Customs seizes P200M in imported sugar without SRA clearance
MANILA, Philippines — Authorities seized at least P228 million worth of imported refined cane sugar after arriving in the country without the required import clearances from the Sugar Regulatory Administration (SRA), the Bureau of Customs (BOC) said.
In a statement on Monday from BOC, Customs Intelligence and Investigation Service (CIIS) Director and Intelligence Group officer-in-charge Jeoffrey Tacio said the agency had already received intelligence reports about the shipment that allegedly contained “misdeclared and underdeclared items.”
After receiving this information, BOC issued an Alert Order last October 4. CIIS – Manila International Container Port (CIIS-MICP) chief Alvin Enciso then said that there was an attempt by the consignee, or the receiver of the shipment, to change its name last October 10, after the issuance of an alert order.
“There were already initial information about the shipment’s status. What’s good is all of us here acted expeditiously upon receiving this information from high authorities,” Tacio said.
The sugar landed in Manila on September 24 from Thailand. It lacked the appropriate SRA paperwork, forcing the BOC to issue two Warrants of Seizure and Detention (WSD) for not having the clearance for the release of imported sugar from SRA and for violating Sections 117 and 1113 of Republic Act No. 10863 or the Customs Modernization and Tariff Act (CMTA).
BOC Commissioner Yogi Filemon Ruiz inspected the 76 containers containing the sugar. According to the Customs chief, he is proud of what the team has achieved, as the offices did not allow the names of the consignees to be changed.
“There is a lot of hocus pocus that these smugglers try to get away with their crimes. We aren’t just here looking for every hoarder and smuggler. We’re here to stop any action that would jeopardize our market prices, the local production, and the impact of these on our workers and consumers,” he said.
“I’m proud of what our team has done in this case. They didn’t let this attempt to change consignees go through and were fast on their feet in making sure we stop another shipment from entering our local markets,” he added.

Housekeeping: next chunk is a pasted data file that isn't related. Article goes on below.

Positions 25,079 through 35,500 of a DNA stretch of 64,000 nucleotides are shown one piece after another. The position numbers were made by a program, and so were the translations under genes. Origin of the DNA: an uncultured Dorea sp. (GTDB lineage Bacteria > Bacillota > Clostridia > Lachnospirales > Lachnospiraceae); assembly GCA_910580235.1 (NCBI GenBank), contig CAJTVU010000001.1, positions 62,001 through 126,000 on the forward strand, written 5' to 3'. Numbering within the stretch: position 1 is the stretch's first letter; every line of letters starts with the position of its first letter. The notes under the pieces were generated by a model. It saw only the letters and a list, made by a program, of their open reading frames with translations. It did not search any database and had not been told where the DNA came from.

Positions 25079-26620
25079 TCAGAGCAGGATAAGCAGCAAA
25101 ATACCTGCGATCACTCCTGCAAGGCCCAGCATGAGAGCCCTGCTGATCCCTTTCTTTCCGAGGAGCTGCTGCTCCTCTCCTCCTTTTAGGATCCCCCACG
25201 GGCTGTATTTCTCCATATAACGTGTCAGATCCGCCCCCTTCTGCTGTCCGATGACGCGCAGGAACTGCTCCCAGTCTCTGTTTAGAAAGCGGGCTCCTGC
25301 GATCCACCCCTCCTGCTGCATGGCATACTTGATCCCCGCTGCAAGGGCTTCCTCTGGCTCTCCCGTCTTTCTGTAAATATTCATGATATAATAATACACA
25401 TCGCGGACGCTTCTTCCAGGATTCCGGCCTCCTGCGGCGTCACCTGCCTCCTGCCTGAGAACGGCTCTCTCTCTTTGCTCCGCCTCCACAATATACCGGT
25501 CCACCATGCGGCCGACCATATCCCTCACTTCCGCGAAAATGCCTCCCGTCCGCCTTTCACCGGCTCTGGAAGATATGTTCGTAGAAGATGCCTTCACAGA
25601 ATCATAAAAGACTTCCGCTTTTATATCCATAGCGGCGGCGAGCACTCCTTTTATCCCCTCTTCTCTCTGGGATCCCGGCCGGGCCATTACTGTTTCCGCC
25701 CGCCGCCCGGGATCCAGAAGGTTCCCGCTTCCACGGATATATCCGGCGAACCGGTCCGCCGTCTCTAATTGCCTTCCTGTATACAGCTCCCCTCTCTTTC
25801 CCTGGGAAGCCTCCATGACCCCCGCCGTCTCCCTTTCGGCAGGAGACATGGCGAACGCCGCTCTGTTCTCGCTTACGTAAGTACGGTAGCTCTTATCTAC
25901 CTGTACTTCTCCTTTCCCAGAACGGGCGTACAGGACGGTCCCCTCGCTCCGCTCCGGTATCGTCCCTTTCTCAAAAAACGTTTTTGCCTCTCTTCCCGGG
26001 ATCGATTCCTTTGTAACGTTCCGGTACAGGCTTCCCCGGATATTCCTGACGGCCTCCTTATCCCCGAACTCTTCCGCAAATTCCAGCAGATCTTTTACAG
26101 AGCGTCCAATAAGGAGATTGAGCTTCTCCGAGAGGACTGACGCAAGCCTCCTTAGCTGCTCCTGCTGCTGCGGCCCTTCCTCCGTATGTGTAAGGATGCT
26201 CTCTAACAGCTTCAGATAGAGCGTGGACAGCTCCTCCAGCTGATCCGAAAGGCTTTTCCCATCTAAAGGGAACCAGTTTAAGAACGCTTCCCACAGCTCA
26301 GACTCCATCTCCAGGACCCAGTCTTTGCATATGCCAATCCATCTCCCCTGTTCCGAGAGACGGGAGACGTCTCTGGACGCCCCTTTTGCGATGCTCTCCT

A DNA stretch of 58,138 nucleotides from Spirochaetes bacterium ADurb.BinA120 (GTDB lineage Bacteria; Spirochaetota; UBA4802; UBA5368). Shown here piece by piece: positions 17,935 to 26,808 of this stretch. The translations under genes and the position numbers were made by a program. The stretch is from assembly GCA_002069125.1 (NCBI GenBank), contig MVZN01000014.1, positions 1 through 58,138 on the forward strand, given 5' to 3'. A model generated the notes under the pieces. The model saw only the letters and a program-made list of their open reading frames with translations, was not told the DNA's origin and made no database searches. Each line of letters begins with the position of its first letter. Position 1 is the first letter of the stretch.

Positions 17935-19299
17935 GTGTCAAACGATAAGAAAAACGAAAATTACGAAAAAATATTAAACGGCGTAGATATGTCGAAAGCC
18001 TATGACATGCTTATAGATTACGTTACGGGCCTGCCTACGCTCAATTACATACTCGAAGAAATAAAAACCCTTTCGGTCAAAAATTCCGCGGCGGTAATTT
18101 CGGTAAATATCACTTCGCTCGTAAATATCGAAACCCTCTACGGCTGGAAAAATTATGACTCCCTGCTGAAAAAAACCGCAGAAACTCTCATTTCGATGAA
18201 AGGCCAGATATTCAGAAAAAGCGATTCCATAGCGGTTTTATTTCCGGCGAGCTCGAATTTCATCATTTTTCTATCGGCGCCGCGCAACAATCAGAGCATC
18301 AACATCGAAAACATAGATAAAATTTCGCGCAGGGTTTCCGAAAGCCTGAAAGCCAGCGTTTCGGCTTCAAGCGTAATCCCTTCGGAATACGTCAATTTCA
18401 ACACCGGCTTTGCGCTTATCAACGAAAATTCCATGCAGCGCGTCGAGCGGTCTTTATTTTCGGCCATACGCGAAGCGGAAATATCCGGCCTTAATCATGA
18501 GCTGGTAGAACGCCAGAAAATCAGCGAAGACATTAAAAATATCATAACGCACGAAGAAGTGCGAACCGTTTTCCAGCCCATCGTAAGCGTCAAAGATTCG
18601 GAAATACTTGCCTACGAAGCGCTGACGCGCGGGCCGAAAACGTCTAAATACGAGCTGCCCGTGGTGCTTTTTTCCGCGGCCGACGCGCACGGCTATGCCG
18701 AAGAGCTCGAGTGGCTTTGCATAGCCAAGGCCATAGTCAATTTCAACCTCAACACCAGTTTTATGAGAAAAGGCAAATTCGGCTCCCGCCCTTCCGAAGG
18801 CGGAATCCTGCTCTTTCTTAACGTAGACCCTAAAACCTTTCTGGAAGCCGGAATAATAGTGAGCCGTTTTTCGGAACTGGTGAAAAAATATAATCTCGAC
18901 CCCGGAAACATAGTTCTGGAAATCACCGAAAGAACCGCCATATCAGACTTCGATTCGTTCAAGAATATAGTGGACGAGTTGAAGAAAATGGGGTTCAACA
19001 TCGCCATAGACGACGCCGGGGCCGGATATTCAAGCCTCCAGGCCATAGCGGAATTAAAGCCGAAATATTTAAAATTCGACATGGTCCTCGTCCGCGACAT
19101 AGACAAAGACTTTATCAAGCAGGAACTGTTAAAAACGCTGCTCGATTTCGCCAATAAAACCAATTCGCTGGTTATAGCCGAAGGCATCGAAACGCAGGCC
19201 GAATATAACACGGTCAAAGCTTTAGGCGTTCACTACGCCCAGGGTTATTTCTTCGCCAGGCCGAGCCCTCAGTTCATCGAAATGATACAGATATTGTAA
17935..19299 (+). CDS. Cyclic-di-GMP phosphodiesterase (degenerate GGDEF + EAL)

The BOC had stopped several sugar shipments from entering the country over speculations of smuggling. Last August, it was reported that a cargo vessel carrying at least 7,000 metric tons of sugar was stopped at the Subic Bay Freeport for using recycled importation permits.
At least six Customs officials were relieved while a probe into the incident was underway.
Last September, BOC seized P1.8 billion worth of imported goods and sugar in Batangas — including 181,299 sacks of pure refined sugar from Thailand.
BOC’s operations came after President Ferdinand Marcos Jr. himself called on the bureau to get to the bottom of alleged sugar smuggling and hoarding in the country, as Malacañang said hoarders are setting up an ‘artificial shortage’ in the country.
Before that, Marcos voided SRA’s Sugar Order No. 4 as the document allowed the importation of 300,000 metric tons of sugar to address an impending shortage and increasing sugar prices. Marcos said that the country only needs to import less than 300,000 metric tons of sugar.
Eventually, Marcos allowed sugar importation, but only for 150,000 metric tons — with the provision that half of the supply would go to industrial users while the other half would be intended for the market or consumers.
Panels in both the House of Representatives and the Senate have launched an investigation into the issue, with the Senate minority bloc saying that former executive secretary Vic Rodriguez — who gave SRA the order to draft a sugar importation order — cannot be blameless. With reports from Joshua Go, INQUIRER.net trainee
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